I wanted the collection as a whole to reflect elements of currents interior trends within the fashion of furniture, however, I also wanted these trends to blend with key factors of my personal designs and tastes.  Mid-century furniture design, especially in relation to cabinets has a massive range of materials and aesthetics, but i really loved cabinets, side tables etc that are very simplistic rectangular based forms, with splayed legs, and the occasional curved corners and edge, to really exaggerate the intent of these aesthetic detailing decisions and emphasis on mid-century design. This was the basic aesthetic i wanted for the drawer element of my furniture/interior collection, however, i wanted a little modern twist to make the deign more tailored to myself, as a designer an maker. I chose to do this – subtly so as to not overpower the simplicity of the material design form – through geometrical elements inspired by  architectural forms and pattern. One way of communicating this pattern was to carve it into the physical material through CNC processes – most likely on the inside of the drawer, however, this can cause problems when grooving the inside of the drawer with the router as the drill bit may knock the top layer off wood off if the surface /pattern is uneven. This idea – depending on how deep the pattern inverts into the wood surface, can cause problems in using the product – the crevices will fill with dust and dirt, making it difficult to maintain, due to the design fault – although this would be minimised if the pattern was on the inside of the drawer, but small items would still be difficult to remove from the indents.

Therefore, i came up with a design that is much more subtle, and affect the form more than the surface and material, by designing the front of the doors to sit at an angle, mimicking the feature of building air vents or louvres. The slats will sit inside the main box frame in a minimalist fashion, however this design did initially cause some potential problems with how to open the drawers.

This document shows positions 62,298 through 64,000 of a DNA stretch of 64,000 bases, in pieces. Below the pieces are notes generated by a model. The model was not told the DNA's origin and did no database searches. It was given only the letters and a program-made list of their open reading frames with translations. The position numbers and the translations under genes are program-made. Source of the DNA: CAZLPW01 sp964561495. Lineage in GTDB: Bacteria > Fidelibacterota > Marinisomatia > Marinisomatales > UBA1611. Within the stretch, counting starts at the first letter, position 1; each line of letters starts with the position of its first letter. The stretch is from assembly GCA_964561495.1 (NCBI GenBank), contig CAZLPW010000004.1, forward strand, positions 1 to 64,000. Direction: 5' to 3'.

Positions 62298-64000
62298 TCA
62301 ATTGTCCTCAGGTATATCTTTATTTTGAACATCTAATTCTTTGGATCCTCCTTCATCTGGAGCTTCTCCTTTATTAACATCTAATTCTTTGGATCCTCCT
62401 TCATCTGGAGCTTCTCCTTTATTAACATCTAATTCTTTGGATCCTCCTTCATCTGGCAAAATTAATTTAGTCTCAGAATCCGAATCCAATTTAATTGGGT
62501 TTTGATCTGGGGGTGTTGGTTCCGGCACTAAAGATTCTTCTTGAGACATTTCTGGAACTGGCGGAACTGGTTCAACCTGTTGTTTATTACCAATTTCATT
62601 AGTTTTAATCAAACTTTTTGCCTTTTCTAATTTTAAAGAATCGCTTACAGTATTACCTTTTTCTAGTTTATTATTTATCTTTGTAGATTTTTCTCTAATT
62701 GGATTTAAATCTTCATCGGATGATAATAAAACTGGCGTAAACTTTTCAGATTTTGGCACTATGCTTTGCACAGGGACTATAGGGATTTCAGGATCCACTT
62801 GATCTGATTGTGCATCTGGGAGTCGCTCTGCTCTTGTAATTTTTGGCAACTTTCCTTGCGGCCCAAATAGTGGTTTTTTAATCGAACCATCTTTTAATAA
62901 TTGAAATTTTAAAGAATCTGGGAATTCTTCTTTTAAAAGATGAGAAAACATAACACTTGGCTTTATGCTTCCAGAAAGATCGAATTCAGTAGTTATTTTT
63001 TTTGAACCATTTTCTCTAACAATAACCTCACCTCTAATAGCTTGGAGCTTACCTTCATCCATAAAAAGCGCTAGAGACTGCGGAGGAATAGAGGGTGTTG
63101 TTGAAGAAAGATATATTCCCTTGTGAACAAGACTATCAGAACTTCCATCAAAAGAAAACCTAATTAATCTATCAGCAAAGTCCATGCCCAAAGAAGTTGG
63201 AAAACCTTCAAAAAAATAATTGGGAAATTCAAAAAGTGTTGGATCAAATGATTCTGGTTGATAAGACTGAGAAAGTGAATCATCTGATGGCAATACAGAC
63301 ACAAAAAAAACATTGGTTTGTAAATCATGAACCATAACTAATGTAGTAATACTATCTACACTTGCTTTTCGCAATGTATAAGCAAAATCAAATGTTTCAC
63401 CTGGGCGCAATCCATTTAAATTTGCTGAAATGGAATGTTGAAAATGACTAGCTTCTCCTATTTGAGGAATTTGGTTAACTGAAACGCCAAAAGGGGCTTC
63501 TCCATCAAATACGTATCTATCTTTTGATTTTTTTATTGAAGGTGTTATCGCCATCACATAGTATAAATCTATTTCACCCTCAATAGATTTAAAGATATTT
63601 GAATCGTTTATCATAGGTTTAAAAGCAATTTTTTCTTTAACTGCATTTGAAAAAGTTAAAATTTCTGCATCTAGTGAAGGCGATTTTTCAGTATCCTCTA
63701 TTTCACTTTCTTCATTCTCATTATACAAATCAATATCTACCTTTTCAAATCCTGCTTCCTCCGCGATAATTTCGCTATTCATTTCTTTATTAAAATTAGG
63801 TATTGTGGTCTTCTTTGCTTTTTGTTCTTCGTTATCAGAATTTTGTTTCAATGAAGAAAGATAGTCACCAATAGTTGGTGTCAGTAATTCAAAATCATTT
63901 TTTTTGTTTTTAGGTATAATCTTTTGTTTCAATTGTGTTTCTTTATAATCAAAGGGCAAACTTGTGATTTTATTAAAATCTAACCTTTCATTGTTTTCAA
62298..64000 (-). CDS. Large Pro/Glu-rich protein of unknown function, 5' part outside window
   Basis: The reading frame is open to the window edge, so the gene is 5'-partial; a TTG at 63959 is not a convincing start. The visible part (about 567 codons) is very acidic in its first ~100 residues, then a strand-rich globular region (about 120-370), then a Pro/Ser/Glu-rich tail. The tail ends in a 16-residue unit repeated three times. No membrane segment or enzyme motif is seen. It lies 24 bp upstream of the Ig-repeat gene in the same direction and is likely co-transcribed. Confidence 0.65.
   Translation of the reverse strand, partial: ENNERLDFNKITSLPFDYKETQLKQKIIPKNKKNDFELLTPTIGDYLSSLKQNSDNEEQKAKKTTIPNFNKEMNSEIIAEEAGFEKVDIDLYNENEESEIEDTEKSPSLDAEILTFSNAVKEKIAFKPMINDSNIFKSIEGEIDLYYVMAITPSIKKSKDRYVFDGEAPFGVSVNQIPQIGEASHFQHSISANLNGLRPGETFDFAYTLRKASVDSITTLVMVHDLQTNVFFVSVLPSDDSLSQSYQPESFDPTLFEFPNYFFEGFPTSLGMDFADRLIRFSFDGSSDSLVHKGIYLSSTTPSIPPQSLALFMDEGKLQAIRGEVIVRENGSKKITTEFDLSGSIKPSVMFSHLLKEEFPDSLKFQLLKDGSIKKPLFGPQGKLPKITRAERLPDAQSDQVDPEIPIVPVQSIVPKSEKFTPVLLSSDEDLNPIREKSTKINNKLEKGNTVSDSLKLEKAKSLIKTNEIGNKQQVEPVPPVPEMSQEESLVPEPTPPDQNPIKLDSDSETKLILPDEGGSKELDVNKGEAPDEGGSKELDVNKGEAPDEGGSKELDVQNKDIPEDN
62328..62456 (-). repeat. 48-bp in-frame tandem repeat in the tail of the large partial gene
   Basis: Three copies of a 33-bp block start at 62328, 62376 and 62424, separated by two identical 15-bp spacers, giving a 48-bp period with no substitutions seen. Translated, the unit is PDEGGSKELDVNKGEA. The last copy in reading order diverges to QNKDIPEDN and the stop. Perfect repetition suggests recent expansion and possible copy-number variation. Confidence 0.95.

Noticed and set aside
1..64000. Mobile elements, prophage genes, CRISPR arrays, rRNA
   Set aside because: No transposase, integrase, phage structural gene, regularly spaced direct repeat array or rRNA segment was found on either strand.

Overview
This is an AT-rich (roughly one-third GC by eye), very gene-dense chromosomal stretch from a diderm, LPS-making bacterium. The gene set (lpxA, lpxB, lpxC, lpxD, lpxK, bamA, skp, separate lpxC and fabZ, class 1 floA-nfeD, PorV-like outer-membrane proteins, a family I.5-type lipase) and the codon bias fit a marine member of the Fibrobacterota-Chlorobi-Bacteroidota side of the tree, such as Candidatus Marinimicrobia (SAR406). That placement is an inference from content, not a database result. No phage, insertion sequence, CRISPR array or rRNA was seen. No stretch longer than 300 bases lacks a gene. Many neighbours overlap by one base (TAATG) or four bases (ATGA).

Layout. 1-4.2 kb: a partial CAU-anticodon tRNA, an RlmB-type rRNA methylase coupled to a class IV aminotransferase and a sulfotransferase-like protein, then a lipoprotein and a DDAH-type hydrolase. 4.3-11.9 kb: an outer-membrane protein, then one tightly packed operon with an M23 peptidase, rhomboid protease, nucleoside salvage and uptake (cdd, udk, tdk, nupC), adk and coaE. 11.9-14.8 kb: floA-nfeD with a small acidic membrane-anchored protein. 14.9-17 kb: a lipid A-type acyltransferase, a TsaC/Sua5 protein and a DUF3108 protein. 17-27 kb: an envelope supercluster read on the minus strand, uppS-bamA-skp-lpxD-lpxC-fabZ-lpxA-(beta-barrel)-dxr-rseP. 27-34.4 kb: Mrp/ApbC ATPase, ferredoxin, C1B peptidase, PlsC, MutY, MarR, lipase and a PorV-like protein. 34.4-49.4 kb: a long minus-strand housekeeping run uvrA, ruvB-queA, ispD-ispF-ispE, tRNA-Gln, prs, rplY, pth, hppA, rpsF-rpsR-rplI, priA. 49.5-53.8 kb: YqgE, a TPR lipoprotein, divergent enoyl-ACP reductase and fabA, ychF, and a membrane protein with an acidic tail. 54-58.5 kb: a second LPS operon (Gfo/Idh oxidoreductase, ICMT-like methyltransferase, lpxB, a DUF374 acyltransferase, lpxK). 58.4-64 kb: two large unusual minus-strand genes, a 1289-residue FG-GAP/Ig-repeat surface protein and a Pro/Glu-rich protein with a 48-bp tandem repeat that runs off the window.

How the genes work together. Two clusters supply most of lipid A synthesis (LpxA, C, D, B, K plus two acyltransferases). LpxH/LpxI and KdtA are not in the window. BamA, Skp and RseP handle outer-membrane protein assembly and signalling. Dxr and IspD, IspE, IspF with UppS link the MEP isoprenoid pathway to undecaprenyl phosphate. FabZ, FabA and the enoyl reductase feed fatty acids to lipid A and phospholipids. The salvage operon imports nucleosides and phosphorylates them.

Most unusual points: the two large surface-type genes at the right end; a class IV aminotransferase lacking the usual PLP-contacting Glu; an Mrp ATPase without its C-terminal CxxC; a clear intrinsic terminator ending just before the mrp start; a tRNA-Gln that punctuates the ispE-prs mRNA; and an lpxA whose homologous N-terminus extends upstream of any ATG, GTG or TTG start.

I initially wanted there to be a lip underneath the front of the drawer, so that you could pull the drawer out using this, however the bottom drawer wouldn’t be flush with the core frame and a gap would be visible creating an aesthetic design flaw.

For the drawers to sit on a crafted wooden groove and runner there had to be a handle or method to pull the drawer out, and the drawer could be fully removed from the frame.

The use of handles on the drawer fronts, as the standard method of opening a drawer, i felt would take away from the aesthetic nature of the drawers being at an angle, therefore i did some research into minimalist handles, hiding the openings – the angle on the drawers provided quite a good base to camouflage these.

With further research i discovered push to open drawer runners, that if the right dimensions, would allow pressure placed on the plain slatted drawer front to release and spring the runner to open the drawer. This method would allow the minimalist modern aesthetic of the drawers to remain.